The State Department said Tuesday that the press runs the risk of giving "notoriety" to terror groups that carry out terrorist attacks, and said working to avoid the "glorification" of these events is something the press should worry about.

Spokesman John Kirby said terror attacks involve physical violence as one component, but also involve how the event itself is covered.

"There's also the notoriety that comes with the press coverage from it, the glorification of that through amplification in the mass media," he said.

Kirby made those comments in response to a comment Secretary of State John Kerry made in Bangladesh on Monday, when he said he wished the press didn't cover the attacks as much as it does.

"[I]f you decide one day you're going to be a terrorist and you're willing to kill yourself, you can go out and kill some people," Kerry said. "You can make some noise. Perhaps the media would do us all a service if they didn't cover it quite as much. People wouldn't know what's going on."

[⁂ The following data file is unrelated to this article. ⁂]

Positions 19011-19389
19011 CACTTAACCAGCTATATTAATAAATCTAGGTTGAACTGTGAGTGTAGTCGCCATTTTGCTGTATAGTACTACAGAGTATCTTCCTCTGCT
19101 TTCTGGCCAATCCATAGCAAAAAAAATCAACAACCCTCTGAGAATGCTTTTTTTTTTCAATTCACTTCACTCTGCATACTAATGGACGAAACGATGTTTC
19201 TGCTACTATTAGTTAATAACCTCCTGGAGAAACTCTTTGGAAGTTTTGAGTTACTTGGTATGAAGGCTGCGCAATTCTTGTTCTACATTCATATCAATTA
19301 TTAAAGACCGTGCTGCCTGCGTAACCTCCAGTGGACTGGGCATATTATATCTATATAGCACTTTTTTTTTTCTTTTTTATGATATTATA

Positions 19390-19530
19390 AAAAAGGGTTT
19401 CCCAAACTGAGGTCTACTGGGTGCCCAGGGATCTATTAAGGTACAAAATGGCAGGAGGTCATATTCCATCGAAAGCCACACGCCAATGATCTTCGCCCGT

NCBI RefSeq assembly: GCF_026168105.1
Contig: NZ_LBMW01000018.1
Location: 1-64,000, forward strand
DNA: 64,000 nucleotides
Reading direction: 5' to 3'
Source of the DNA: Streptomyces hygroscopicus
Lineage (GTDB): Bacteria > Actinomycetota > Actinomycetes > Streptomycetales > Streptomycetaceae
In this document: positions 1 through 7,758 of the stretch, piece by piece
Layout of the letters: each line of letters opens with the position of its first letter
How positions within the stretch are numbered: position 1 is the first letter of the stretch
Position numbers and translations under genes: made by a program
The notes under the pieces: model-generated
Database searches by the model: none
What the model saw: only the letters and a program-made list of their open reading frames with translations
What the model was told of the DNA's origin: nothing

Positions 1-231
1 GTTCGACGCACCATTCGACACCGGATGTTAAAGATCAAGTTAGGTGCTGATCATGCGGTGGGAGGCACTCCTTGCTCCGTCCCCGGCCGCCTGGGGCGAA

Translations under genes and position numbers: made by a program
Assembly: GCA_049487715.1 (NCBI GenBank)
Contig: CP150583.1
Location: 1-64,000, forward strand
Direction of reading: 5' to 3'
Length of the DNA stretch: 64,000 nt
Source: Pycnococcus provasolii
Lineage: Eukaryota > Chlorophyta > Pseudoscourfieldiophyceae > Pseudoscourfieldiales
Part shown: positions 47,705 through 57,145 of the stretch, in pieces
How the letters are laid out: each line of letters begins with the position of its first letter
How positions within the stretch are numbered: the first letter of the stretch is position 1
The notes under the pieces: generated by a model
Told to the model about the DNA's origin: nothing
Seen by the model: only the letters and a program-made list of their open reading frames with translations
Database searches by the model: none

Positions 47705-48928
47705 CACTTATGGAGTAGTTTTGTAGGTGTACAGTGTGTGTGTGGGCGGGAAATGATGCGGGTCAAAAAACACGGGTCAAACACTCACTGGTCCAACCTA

But back in Washington Tuesday, Kirby downplayed those comments by saying Kerry was simply referring to the "fact" that press coverage of these events is "something that we all have to be mindful of."

Kirby also indicated that Kerry was not trying to say the press should stand down from doing its job.

"The secretary's views about the media, press freedom and certainly the strength and the power of independent press reporting of events around the world are well-established and well-known by all of you," he said. "I think you all know how much he appreciates the work that you do and the importance of it, the light that you can shed on so many issues."